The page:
Charles, Thanks for reeling-in the conversation back to the details of the NTSB report; it was quickly degrading into an emotion debate over personal favorite car makers; Off-Topic. How easily we all slip.
@ Connectr .Great point. Why do you think most of gadgets built in China,Korea, or any "inexpensive" countries die after a few month? Why all phone companies offer you a new phone every year , or two?
Answer is simple: whiskers! I found them on routers, modems,computers,tablets, card readers amplifiers ...too many to mention.One of our shuttles almost did not start , because on a last review they discovered whiskers on the mounting slides for PC boards. Lead was surely saving us from most of the problems.Military does not use ROHS anymore and some other industries are considering dropping it.All the lead hype came from plastics and paints more than solder. There is so much of disinformation out there. We need to believe scientists .
Whiskers grow on every metal and unless this is an alloy that contains whisker inhibitor (like lead in solder)they grow always, not "on couple samples".Like I wrote in your previous post: tin, silver ,copper can grow in 24 hrs or less. Whiskers are not a coincidence - there are books on metalurgy that contain "whiskers" in many chapters , if not a whole book.
I have an '02 Ford F150 with 125k, and outside of tires and brakes and tires, I have not had issue. I had a 94 F150 that at 50k miles needed a new universal assembly and a new clutch cylinder at 80k. Sometimes, I think that it is a crap shoot on vehicle quality.
I have yet to own an import and I am still holding on to my beloved '96 Caddy even though I recently bought a low mileage '03 F-150. I have stayed away from imports because they didn't have enough torque to pull the hat off your head and you have to remove half a dozen components to get the alternator out of the engine compartment. The torque ratings probably have improved since they do make a V8 now. Don't know about the alternator thing though. But with that said, I haven't been just thrilled with my F-150 either. Don't get me wrong, its a fine truck, but there are things like lack of sound deadening and slow shifting transmission that I think could have been improved. Maybe there is a "J" factor that isn't seen in America. Heck, an F for an asian student is an -A.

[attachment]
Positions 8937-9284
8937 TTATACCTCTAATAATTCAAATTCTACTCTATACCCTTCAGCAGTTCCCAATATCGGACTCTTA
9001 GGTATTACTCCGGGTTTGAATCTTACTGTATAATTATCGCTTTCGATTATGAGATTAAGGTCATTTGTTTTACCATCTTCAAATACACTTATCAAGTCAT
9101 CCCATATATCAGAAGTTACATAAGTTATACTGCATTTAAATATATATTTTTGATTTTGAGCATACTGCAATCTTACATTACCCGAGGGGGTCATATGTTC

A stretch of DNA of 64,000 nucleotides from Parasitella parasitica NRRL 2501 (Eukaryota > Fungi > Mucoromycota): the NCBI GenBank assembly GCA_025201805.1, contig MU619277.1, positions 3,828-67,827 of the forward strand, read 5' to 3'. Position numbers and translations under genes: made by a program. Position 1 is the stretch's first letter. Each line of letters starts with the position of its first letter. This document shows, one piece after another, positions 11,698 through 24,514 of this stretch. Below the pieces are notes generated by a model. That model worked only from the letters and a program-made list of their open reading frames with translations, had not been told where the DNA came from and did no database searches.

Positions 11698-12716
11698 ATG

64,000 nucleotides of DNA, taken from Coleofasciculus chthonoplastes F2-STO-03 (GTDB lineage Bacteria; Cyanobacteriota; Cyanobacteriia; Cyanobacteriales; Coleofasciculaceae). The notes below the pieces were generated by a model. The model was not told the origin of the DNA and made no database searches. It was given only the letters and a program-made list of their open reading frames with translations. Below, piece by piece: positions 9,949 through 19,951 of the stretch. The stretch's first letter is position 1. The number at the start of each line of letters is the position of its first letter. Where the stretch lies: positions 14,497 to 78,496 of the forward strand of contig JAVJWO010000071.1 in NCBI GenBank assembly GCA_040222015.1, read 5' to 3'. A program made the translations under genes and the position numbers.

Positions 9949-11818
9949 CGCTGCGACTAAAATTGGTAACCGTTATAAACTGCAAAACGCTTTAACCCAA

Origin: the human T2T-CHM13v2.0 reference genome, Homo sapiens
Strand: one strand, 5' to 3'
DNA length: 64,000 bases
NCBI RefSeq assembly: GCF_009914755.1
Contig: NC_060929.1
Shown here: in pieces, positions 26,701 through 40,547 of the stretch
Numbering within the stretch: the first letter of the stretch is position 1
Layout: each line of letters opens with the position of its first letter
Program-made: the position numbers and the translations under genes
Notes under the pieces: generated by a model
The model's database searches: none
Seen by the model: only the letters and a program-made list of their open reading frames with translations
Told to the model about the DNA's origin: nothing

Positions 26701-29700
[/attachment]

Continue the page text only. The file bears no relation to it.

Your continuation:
Tin whiskers are not a new phenomena, but we used to have a bit of lead in our solder which prevented it. But with everyone going RoHS compliant, this is one of those results of the law of unintended consequences.
Keep in mind, when RoHS was first proposed and adopted, the primary usage of lead in electronics, was a pigment fixative in plastics. The darker the color, the more fixative was used. In the average consumer electronics equipment, something like >90% of the lead was in the plastic.
RoHS was never originally meant to touch our solders, because that was considered (at the time) too little a percentage to be worthwhile. If memory serves, the day that RoHS was adopted, Nokia dropped their 5 year warranty to 1 year because they were afraid of tin whiskers. Ahh, how times change!
Charles, I hate to tell you "I told you so" , because I did comment on your previous blog where you definitevely rejected a possibility of whiskers "because NHTSA said so". Few cases in 1.7 million cars? Just a good cover-up.Most of customer have no idea what a dealer is doing to a car that was left for "car mat replacement".Anyhow , why would I take a word of NHTSA agains NASA? Only one of them consists of really credible scientists (no pun intended to the other one)It is a serious problem and it has to be addressed as such.A driver of a car does not quite know what to do in a panic situation.Sorry to say that but after seeing thousands "whisker cases" in many other devices I would dismiss car mats...
I have thought of the encapsulation method myself, such as a spray on coating after assembly, but am not sure if this would prevent whisker growth. Perhaps someone with direct experience with the issue could chime in and answer the question. The real scary part of this is that any commercial aircraft built in the last 30 years are controlled by fly-by wire systems.
The typical method is to use a voltage divider so that a short to either rail or an open is an invalid reading. monitoring for noise is also used to determine if the connection is intermittent, which is what will happen when the sensor starts to fail. They usually open in the throttle position that is used the most, like at a highway cruise or idle.
Truchard will be presented the award at the 2014 Golden Mousetrap Awards ceremony during the co-located events Pacific Design & Manufacturing, MD&M West, WestPack, PLASTEC West, Electronics West, ATX West, and AeroCon.
In a bid to boost the viability of lithium-based electric car batteries, a team at Lawrence Berkeley National Laboratory has developed a chemistry that could possibly double an EV’s driving range while cutting its battery cost in half.
For industrial control applications, or even a simple assembly line, that machine can go almost 24/7 without a break. But what happens when the task is a little more complex? That’s where the “smart” machine would come in. The smart machine is one that has some simple (or complex in some cases) processing capability to be able to adapt to changing conditions. Such machines are suited for a host of applications, including automotive, aerospace, defense, medical, computers and electronics, telecommunications, consumer goods, and so on. This discussion will examine what’s possible with smart machines, and what tradeoffs need to be made to implement such a solution.